Primary Learning Objective(s):

Students will analyze the effects of force, mass, and acceleration. Students will follow written lab procedures.

Students will use technology in a science setting to gather, record and analyze data.

Preparation Information
 Total Duration: 31 to 60 Minutes Materials and Resources: Per group of students: Ramp, 2 equal mass Hot Wheels toy cars, 5 pennies, tape, meter stick, lab procedures (see attachments) Technology Resources Needed: CBR sonic motion detector, graphing calculator Background/Preparation: Students and teacher need to know how to use the CBR and graphing calculator.
Procedures/Activities:
 1.)The lesson is divided into 3 labs that can be completed in any order. In lab 1 (see attachment), the students explore Newton's 2nd law of motion. 2.)The lesson is divided into 3 labs that can be completed in any order. In lab 2 (see attachment), the students explore Newton's 3rd Law of Motion. 3.)The lesson is divided into 3 labs that can be completed in any order. In lab 3 (see attachment), students explore Newton's 3rd Law of Motion. 4.)After labs have been completed, facilitate a class discussion where students summarize and compare findings and relate how their findings support (or refute) Newton's Laws of Motion.

 Attachments:**Some files will display in a new window. Others will prompt you to download. Experiment 2 Newtons laws.doc Experiment 3Newtons laws.doc Experiment One, Newtons laws.doc
Assessment
 Assessment Strategies The teacher will check the entries in the lab book for completeness and accuracy.
 Acceleration: Students may want to find the force of the crashes using the formula F=MA. Students will need to find the mass of the cars and the pennies. Some students may also find it interesting to find the speed of the cars. For more advanced students, a scale speed can be obtained. Intervention: Some students may need extra preparation with the Laws of Motion. Teachers may want to restate the laws in simpler terms.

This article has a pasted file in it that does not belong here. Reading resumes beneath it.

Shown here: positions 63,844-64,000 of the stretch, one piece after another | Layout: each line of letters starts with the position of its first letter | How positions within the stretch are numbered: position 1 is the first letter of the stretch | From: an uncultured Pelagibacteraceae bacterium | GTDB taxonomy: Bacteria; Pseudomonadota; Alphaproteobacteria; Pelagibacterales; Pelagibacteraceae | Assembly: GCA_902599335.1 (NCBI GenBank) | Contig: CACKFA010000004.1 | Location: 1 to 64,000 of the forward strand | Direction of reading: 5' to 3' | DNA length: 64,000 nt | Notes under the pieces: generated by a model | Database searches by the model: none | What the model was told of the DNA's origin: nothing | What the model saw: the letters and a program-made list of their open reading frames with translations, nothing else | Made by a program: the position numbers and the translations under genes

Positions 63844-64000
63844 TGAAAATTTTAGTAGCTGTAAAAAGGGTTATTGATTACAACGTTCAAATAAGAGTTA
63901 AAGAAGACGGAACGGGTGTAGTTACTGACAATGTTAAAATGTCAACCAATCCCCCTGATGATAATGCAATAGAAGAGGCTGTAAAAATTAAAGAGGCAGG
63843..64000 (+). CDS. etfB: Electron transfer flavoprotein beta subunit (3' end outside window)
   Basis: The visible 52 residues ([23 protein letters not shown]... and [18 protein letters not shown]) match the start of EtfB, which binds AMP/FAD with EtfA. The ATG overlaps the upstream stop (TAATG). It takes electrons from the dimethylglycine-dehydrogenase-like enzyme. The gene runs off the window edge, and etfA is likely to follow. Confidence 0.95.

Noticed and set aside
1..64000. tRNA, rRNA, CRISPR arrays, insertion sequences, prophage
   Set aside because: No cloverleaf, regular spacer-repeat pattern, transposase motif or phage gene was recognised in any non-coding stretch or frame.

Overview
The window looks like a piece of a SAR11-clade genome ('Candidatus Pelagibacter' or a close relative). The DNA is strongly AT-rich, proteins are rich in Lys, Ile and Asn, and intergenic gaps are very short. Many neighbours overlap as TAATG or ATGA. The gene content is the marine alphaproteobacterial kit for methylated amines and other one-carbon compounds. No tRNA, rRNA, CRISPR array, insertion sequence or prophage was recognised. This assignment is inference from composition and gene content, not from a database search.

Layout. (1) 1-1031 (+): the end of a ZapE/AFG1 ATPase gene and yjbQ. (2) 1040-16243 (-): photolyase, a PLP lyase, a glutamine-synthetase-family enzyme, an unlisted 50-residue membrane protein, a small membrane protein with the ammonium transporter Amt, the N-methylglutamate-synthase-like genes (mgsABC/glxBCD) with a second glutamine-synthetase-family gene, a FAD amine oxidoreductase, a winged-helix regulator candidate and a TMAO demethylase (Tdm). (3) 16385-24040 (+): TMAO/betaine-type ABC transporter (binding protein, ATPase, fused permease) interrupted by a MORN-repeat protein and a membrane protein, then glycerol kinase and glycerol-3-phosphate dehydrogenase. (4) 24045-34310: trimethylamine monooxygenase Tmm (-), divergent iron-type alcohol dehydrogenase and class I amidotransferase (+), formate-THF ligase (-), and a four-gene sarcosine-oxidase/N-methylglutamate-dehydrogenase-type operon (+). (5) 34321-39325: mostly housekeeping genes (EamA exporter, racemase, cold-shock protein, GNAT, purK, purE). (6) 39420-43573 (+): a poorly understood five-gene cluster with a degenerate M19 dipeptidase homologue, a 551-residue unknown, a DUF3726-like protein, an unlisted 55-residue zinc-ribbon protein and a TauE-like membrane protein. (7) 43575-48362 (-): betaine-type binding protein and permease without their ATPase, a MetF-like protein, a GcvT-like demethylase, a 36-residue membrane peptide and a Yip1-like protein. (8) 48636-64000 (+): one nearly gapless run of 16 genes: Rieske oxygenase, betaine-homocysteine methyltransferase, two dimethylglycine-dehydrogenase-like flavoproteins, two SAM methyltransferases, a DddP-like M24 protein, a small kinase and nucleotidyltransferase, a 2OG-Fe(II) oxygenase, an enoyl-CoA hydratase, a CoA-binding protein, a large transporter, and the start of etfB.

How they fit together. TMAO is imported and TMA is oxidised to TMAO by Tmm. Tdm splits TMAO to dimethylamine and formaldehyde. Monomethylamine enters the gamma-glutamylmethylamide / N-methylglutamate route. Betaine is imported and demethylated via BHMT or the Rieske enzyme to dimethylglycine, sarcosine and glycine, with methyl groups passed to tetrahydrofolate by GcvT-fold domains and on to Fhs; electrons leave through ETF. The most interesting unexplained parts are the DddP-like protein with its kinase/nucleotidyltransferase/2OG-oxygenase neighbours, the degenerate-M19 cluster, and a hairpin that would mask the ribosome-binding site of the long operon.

Each area below is a direct link to general teaching strategies/classroom accommodations for students with identified learning and/or behavior problems such as: reading or math performance below grade level; test or classroom assignments/quizzes at a failing level; failure to complete assignments independently; difficulty with short-term memory, abstract concepts, staying on task, or following directions; poor peer interaction or temper tantrums, and other learning or behavior problems.

 Presentation of Material Environment Time Demands Materials Attention Using Groups and Peers Assisting the Reluctant Starter Dealing with Inappropriate Behavior
Be sure to check the student's IEP for specific accommodations.